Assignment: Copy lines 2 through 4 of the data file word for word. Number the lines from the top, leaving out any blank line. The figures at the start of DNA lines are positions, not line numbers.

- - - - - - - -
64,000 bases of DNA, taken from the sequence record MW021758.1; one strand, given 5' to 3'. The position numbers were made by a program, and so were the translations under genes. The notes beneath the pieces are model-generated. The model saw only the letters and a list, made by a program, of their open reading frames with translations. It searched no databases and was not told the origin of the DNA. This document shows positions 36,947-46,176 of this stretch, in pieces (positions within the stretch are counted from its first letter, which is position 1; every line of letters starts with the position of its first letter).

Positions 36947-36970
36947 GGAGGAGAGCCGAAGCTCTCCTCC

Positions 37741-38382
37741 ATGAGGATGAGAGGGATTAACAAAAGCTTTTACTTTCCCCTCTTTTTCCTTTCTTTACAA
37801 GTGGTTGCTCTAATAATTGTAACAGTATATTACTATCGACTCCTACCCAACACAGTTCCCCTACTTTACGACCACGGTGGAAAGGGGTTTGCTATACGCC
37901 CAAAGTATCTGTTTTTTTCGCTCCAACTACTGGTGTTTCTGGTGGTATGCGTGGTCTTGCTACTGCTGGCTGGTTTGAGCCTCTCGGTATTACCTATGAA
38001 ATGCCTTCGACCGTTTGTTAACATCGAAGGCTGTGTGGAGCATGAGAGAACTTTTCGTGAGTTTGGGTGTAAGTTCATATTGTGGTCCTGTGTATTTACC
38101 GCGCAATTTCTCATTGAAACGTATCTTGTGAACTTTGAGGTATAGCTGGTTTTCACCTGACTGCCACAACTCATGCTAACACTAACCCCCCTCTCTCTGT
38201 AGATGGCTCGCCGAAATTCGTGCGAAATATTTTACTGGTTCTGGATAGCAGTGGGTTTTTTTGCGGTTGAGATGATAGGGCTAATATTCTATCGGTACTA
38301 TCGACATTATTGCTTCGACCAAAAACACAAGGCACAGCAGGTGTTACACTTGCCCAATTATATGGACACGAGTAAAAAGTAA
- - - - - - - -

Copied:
Positions 36947-36970
36947 GGAGGAGAGCCGAAGCTCTCCTCC

Positions 37741-38382